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Wednesday, 05 October 2016

'Extraordinary' local authority intervention kept boy alive, says High Court judge

Written by The Press Association

A 17-year-old boy who police feared would head to Syria to wage jihad has been kept alive following an "extraordinary level" of local authority intervention, a High Court judge has said.

Mr Justice Hayden said people often asked why time and public money was spent preventing teenagers from joining terror groups in the Middle East.

But he said in the boy's case a life had been saved.

The judge last year barred the teenager from travelling abroad - following a hearing in the Family Division of the High Court - after police and social workers raised concerns about him heading to Syria.

He made the teenager a ward of court - a move which bars him from leaving the jurisdiction of England and Wales.

And he has analysed the benefits of state intervention after reviewing the case at a follow-up hearing in London.

Mr Justice Hayden had been told that the boy's two elder brothers had been killed waging jihad in Syria

He said the teenager, who has joint Libyan and British nationality, could not be named.

But he said the local authority which had applied for the teenager to be made a ward of court was Brighton and Hove City Council.

"There has been an extraordinary level of intervention," said Mr Justice Hayden.

"It has kept him alive."

He added: "The thing that one hears most is 'why is so much time, money and effort spent in these cases? Why not just let them go? There is no doubt huge resources have been deployed in this case. And I myself have wondered whether that was proportionate. But at the end of the day ... they have saved a human life."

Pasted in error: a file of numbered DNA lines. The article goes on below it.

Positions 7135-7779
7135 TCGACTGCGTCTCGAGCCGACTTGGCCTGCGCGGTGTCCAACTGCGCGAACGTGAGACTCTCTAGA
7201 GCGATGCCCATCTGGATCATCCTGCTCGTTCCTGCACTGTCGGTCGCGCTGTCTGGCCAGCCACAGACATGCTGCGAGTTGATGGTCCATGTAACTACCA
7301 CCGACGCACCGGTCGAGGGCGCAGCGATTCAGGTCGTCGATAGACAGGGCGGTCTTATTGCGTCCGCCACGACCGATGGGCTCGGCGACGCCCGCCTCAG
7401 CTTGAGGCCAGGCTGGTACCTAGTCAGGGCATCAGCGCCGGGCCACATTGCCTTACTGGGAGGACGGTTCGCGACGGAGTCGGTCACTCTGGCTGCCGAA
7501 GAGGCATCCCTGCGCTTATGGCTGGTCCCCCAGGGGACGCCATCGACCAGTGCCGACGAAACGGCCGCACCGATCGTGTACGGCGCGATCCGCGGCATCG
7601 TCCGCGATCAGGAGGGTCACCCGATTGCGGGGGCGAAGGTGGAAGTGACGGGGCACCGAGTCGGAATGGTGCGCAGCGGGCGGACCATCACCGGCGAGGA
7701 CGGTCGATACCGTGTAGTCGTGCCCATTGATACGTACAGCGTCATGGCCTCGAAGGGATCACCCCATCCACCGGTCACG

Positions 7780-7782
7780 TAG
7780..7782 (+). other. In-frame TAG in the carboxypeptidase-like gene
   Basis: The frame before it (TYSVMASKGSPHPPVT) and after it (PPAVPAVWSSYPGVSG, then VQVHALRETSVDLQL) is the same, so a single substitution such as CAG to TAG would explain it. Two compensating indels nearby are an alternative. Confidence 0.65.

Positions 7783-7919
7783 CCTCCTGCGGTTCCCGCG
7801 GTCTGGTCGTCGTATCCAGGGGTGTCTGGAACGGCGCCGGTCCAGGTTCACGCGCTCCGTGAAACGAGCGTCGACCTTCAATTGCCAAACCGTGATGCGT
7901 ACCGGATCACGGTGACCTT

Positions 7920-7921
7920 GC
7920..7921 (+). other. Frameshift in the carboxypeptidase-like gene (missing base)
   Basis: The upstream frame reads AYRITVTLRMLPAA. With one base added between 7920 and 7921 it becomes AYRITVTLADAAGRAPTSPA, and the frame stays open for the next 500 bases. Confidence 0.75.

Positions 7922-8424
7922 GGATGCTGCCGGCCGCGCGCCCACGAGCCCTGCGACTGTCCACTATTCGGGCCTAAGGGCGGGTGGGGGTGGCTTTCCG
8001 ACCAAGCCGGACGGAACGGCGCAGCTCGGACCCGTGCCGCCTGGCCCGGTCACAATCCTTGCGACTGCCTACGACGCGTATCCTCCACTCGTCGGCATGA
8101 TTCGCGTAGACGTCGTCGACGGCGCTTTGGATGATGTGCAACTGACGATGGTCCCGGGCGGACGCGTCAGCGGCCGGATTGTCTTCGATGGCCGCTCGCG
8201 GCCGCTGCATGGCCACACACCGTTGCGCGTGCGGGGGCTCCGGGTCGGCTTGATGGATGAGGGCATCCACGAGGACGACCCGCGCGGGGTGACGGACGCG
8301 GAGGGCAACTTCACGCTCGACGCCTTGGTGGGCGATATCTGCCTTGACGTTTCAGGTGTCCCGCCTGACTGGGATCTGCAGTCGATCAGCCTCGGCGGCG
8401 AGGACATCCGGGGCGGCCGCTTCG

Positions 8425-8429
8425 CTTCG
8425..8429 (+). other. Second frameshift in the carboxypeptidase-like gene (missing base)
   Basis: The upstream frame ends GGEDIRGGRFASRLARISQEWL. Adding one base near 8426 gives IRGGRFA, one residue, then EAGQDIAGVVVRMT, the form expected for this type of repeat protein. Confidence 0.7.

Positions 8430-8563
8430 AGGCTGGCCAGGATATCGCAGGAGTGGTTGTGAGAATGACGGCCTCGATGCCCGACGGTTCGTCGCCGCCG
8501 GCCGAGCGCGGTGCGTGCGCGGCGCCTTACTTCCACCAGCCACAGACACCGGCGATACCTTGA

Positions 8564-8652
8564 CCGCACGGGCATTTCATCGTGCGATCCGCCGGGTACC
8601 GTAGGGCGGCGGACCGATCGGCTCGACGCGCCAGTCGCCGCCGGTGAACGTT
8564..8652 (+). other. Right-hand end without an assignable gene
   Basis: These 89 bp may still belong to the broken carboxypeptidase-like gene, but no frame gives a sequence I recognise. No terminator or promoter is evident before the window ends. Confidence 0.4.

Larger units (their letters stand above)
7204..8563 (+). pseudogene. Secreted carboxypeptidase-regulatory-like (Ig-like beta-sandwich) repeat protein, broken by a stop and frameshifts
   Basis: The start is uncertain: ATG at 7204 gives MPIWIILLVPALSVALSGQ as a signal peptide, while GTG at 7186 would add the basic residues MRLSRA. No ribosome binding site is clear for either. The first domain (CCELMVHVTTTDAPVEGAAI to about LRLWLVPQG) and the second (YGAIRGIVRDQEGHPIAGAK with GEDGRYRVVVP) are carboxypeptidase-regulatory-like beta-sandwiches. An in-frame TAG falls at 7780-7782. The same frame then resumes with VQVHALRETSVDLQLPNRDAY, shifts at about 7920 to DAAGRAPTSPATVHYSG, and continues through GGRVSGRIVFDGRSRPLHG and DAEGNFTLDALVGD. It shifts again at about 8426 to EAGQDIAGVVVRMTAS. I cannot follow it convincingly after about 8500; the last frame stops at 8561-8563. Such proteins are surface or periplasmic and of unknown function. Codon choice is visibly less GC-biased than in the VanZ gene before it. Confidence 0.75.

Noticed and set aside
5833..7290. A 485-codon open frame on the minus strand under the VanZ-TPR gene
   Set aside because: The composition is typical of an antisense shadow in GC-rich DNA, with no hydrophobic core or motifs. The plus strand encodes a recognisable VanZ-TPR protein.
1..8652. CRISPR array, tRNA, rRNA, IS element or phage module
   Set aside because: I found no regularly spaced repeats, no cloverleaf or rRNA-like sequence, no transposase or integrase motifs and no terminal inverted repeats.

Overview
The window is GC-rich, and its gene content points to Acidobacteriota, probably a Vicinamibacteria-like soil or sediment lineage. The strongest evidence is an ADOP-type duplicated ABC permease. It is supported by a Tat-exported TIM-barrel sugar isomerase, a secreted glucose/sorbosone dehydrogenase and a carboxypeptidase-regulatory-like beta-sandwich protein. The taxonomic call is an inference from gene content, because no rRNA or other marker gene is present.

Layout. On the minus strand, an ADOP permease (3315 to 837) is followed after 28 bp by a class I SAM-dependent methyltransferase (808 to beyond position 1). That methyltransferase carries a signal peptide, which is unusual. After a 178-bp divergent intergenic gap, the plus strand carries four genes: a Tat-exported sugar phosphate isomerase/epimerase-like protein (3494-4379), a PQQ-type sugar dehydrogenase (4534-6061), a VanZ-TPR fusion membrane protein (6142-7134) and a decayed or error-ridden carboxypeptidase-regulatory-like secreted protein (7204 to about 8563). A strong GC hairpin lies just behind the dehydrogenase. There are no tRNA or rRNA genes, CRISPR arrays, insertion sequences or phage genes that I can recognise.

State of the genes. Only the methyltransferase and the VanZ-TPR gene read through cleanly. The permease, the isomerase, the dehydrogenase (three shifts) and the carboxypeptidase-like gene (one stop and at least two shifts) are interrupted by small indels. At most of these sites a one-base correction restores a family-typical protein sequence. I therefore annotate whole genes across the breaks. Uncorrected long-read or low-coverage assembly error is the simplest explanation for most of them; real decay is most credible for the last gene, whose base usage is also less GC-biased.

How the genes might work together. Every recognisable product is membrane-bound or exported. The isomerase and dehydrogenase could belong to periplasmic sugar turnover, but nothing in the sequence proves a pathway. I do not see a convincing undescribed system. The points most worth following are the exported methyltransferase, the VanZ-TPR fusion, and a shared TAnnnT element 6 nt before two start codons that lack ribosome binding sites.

Mr Justice Hayden had made the teenager a ward of court in March 2015, when he was 16.

He had been told last year how council staff had learned that family members were making plans for the teenager to go on a trip to Dubai.

The judge had said he was concerned to ''keep this lad alive'' and said an order which barred him from travelling abroad was proportionate.

''(The teenager) is a vulnerable young person,'' Mr Justice Hayden had said.

''He has grown up in modern Britain in an extraordinary family - a family where the male members are patently committed to waging jihad in war-torn Syria.''

He said he had balanced the teenager's human rights and added: ''The balance falls clearly in protecting this young man, ultimately from himself.''

Barrister Martin Downs, who represents Brighton council, had told how the teenager's family had an ''extraordinary history''.

He had told how the teenager had an uncle who had been held in a United States detention camp in Guantanamo Bay, Cuba.

Three of his brothers had gone to fight for the al-Nusra Front - a group with links to al-Qaeda.

Two died when both were in their teens and a third was wounded.

A friend of the teenager had also been killed in fighting.

Mr Justice Hayden is expected to review the boy's case again in the near future.

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